art me africa

M+M Ethiopian Style

Posted in ethiopia, installation by artmeafrica on November 30, 2008

An assemblage of bright ‘n primary colored plastic bowls, lights, and gyrating fans cribbed from household good stores, Assefa Gebrekidan’s installations are like a theme park birthed from the creative cooperation of Vladamir Tatlin, Ethiopian Orthodox painters, and the makers of Mouse Trap. Thematically playing with light as a substance of magic and missiles, Gebrekidan calls viewers up to the switch plate, leaving the passive to venture through his abstract ode to readymades in the dark. Exhibited at London’s Camden Arts Center during his 2005 fellowship, the set of six, Coming Out, A Glimmer of Hope, Wheel of Time, Unwanted Guest, A Cracking Night, and Inner Power is Gebrekidan’s only work to be found on the net, begging the question, where did his infamous photos of clay pot destruction wander off to?


Everybody loves Lolo

Posted in africa, art, photography, south africa by artmeafrica on November 30, 2008

Ayanda Makhuzeni, Gugulethu, Cape Town, Western Cape, 2007


Shot in Jo’burg’s polychromatic streets, Lolo Veleko’s Beauty is in the Eye of the Beholder (2004+) and Wonderland (2007+) are sexy compendiums of young fashionistas and urban spots that boldly declare Urban Africa ain’t just Hyena men and crumbling Lumumbas. Owing to her subjects’ boss coordination of accessories and necessaries, Veleko’s photos could easily be popped into a more racially astute version of Nylon’s Street Stylin’ section, even if she isn’t snapping for commerce. Veleko documents looks as vocab for cultural communication and q’s of complex post-Aparthied identity. But before calling it classic post-colonial politicin’ v. shallow hipster connoisseurship, consider the parallels between her work and Fruits‘s insight into transformative Japanese textiles and hair color or if ensembles sans baby tees make you sleep better at night, think The Sartorialist– afterall, they are both repped by Danzinger Gallery (Chelsea, NY). Yet despite being represented in Chelsea and by Goodman Gallery (Gauteng, J’burg), Lolo sits under a measure of obscurity in NY’s Chelesea/Soho/LES/Dumbo/Billyburg gallery pentagon. So tsk tsk to all you in-the-dark photophiles and go check out her latest exhibit in Berlin.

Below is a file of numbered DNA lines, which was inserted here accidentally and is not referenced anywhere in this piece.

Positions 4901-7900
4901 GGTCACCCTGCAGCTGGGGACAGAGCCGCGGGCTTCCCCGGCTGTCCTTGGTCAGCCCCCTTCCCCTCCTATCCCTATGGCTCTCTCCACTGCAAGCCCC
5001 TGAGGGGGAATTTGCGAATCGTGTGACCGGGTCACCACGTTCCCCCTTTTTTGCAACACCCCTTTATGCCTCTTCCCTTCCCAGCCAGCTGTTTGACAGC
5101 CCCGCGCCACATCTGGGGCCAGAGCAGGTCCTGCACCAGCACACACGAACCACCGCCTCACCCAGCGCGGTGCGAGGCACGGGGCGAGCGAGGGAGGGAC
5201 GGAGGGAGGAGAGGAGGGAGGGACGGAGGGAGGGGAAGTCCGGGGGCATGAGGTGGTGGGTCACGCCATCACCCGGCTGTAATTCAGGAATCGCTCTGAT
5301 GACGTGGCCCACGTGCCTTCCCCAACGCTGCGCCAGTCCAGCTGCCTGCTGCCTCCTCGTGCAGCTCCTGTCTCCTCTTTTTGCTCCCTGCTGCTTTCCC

InReview: Grace Ndiritu and Poetics of the Cloth African Textiles/Recent Art

Posted in africa, art by artmeafrica on November 23, 2008

On exhibit at NYU’s Gray Gallery Poetics of the Cloth African Textiles/Recent Art is an awkward shot-gun marriage between shiny trash turned fine art and yet another conservative, banal stab at curating African work. There is El Anatsui, the renowned Ghanian bad ass of scrap metal and and golden bottle tops; Sokari Douglass Camp, a Nigerian politial practitioner of recast scrap metal; and other textile imaginators who weave ‘n torque patterns out of anything but their grandparent’s sewing kits. Standing outside the cloth-metal crowd is Grace Ndiritu, a video cloth temptress extraordinaire hailing from the U.K. and immigrant parents. Whether training her lens on women’s blue scarfed heads in slowmo that make lonely planet traveler home videos look like a sham or recording herself defiantly wrapping and unwrapping herself into a temptpress in the Nightingale (2003), Ndiritu becons our voyeuristic desire to glaze over and gaze.

Sadly, the wall scribblers tacked up the interesting details in a small font, letting the oversize letters discourse like its 1999 all over again: really, how many more times does a university gallery need to reiterate that art is everywhere in baby-step language? While wall text shouldn’t leave the art impaired shipwrecked in jargon, the show’s curators over did it. And to make matters worse, The New York Times‘s Karen Rosenberg butchered it further. Opening her review with “to the casual Western eye “African art” equals “African sculpture” [and as this] exhibition makes clear, this picture is laughably outdated,” Rosenberg ironically opted not to mention that minus the wall hangings and a tv, the exhibit is sculptures. And as if Rosenberg hadn’t already sewn herself into a rhetorical quagmire, she later laid the misinformation down by penning “One of the show’s discoveries, Grace Ndiritu…” as if Ndiritu work hadn’t been reviewed in Frieze in 2007 or  given a shout out in Holland Cotter’s (i.e. NYTimes ole man of art reviewing) April ’08 review of Flow, which showed at the Studio Museum of Harlem. Apparently writing for The New York Times doesn’t necessitate reading it anymore.

But trash talk aside, catch the show: it‘s on view ’til December 6th.